Maintaining what’s in the bin

OVERWINTER STORAGE TIPS FOR MOULDY CORN

GRAIN TEMPERATURES NEED TO BE MAINTAINED BETWEEN 2° C — 5° C IF POSSIBLE, AND ALWAYS BELOW 10° C. THIS WILL REDUCE THE POTENTIAL FOR MOULD TO GROW.

IF YOU HAVE mouldy corn in on-farm storage, keep an eye on it over the winter to ensure the corn that comes out of your bin in the spring isn’t worse than when it went in this fall.

AERATE BINS FREQUENTLY TO KEEP GRAIN COOL AND DRY

“Aeration is the tool that we have to maintain the grain where you want it in terms of temperature,” says James Dyck, Ontario Ministry of Agriculture, Food and Rural Affairs engineering specialist, crop systems and environment. “If we get a few warm days in a row, once it gets cold again, it’s a good idea to aerate the bin to cool it down again for a few hours to make sure everything is equalized.”

Moisture levels should be maintained below 15% by aerating when outdoor relative humidity is 65% — 70% or less. Grain temperatures need to be maintained between 2° C — 5° C if possible, and always below 10° C. This will reduce the potential for mould to grow.

MONITOR STORED GRAIN FREQUENTLY

“In the dead of winter if your grain is cold, and it was good quality going in, you can check it once a month. But if you have high DON levels, it’s a good idea to check it more frequently, at least once every two weeks,” says Dyck. “As temperatures start to warm up into March, you need to look at it even more frequently.”

If you have temperature and moisture cables in your bins to constantly monitor conditions, it’s still a good idea to do a visual inspection to ensure what your sensors are telling you is actually correct. Run your fans and smell for foul odours. Visually check for signs of mould. Use a temperature probe to detect warm spots. If there is growth or spoilage inside the bin, it could increase the DON levels.

CHECK THE CONDITION OF YOUR BINS

Dyck recommends you check inside the top of your bin to ensure snow hasn’t been blown in. “If your bin was built such that the vents are hanging right at the edge, you could have a risk of snow being pushed up there.”

You should also check for condensation in the attic space of your bin. “If you are seeing condensation that means that moisture has come from inside the bin. You could have some hot spots or some wetter spots inside and you definitely need to be running your fan.”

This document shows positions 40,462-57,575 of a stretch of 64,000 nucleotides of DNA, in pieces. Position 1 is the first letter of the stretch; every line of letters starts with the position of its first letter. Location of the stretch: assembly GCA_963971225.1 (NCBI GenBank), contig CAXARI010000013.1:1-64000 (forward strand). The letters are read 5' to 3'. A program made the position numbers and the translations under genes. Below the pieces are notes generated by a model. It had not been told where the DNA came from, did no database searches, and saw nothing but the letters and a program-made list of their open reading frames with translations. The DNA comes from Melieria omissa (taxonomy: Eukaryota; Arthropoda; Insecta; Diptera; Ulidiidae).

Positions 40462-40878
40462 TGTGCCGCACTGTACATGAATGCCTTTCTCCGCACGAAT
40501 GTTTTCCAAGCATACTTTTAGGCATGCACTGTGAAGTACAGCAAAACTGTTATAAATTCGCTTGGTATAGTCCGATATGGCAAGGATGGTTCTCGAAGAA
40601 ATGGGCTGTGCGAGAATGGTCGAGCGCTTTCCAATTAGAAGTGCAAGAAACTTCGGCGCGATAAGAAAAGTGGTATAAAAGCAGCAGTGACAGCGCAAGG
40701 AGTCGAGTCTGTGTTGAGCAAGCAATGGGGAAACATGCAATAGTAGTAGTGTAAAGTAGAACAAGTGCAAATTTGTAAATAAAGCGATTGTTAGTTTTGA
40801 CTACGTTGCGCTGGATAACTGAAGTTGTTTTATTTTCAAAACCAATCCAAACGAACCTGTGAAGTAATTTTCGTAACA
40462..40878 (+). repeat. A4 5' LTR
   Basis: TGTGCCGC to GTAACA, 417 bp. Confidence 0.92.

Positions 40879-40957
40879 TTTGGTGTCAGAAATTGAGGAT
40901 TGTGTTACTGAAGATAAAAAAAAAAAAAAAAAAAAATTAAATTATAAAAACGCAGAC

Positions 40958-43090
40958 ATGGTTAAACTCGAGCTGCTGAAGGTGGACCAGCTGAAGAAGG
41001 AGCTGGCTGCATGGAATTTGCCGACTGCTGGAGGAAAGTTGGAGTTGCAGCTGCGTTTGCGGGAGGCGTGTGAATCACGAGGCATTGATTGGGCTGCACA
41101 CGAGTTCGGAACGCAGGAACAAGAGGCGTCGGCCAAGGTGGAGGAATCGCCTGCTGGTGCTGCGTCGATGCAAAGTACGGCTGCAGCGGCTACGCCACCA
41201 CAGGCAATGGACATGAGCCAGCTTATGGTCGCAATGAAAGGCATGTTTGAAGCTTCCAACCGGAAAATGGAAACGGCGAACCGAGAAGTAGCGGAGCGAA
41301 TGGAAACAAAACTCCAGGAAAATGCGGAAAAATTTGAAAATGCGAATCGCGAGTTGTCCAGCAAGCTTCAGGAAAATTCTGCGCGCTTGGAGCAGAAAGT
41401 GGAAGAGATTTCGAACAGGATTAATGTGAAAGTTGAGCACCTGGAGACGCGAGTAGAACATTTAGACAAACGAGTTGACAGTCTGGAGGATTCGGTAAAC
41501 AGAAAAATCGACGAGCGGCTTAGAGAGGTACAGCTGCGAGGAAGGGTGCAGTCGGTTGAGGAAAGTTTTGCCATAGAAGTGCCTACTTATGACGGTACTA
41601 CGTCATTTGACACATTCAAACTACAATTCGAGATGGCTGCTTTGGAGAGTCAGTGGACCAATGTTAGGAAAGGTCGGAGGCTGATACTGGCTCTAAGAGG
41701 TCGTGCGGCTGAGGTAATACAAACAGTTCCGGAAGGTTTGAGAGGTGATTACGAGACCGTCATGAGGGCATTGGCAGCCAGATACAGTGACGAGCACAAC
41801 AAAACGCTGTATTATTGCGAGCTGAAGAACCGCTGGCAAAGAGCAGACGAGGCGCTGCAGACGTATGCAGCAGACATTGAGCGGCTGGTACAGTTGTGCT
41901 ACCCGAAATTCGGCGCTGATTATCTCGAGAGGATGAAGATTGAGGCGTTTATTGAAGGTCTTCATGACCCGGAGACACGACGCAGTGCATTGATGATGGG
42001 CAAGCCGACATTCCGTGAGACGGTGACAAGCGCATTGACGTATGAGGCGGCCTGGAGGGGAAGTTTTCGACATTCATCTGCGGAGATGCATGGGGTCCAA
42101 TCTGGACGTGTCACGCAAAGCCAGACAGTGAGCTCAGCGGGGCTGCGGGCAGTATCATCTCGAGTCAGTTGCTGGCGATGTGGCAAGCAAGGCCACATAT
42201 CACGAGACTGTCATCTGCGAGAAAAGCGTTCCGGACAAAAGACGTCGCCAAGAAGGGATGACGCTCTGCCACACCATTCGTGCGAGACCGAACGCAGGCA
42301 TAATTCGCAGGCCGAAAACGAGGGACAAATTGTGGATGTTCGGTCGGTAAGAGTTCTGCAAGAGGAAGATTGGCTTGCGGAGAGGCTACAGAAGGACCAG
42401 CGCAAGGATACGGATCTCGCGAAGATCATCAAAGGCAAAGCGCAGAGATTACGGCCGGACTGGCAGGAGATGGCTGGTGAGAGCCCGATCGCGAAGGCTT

DO NOT STORE CORN WITH HIGH DON CONTENT LONG TERM

Plan to sell corn by March if possible. If you plan to store corn into next summer, dry grain to 14 percent or less moisture.

“It’s important to remember that poor-quality corn, such as that with higher fines, lighter test weight, or lower grade will likely store for less time. To be really safe, for poor corn I’d recommend a maximum storage time of 50% of what is shown in the Allowable Storage Time table,” says Dyck.

Once you have emptied your bin of mouldy corn, make sure you follow best management practices for cleaning, such as blowing out any debris and making sure no residue is stuck to the walls or the ladder. If you want to take a few extra steps, Dyck says you can also clean out the auger and consider taking a look under your bin floor through a small inspection hole to see if you have a build up of fines.

APPROXIMATE ALLOWABLE STORAGE TIME (AST), IN DAYS, FOR CORN. HIGH-QUALITY GRAIN HELD AT SPECIFIC CONDITIONS SHOULD BE ABLE TO BE SAFELY STORED FOR THE LENGTH OF TIME IN THE TABLE WITHOUT SIGNIFICANT DEGRADATION. BEYOND THIS, IT COULD BE EXPECTED THAT THE CORN WOULD DROP BY A GRADE LEVEL (OR MORE) DUE TO DETERIORATION. CHART CHART ADAPTED FROM ASABE STANDARD D535 (2014): SHELLED CORN STORAGE TIME FOR 0.5% DRY MATTER LOSS.

CONSIDER CLEANING YOUR CORN

If you couldn’t clean your corn before you put it into storage, consider cleaning it using a rotary type screen cleaner or a gravity based cleaner before sending it to market. Cleaning has been shown to have an impact on grain samples because mycotoxins are more prevalent in broken or damaged kernels, cobs, or in fines.

Additional information can be found at:
www.fieldcropnews.com
www.cropprotectionnetwork.org
http://www.omafra.gov.on.ca/english/engineer/facts/15-039.htm. •

About Ontario Grain Farmer 396 Articles
THE ONTARIO GRAIN FARMER magazine strives to be the number one source of information for our province’s grain farmers. With a balanced mix of production, marketing, technology, research, and general interest articles, we provide farmers with valuable information in an easy-to-read format. As the flagship publication of Grain Farmers of Ontario, the Ontario Grain Farmer is a magazine that is made by farmers, for farmers. The magazine is an important tool that supports the organization’s vision to drive the Ontario grain industry to become a global leader.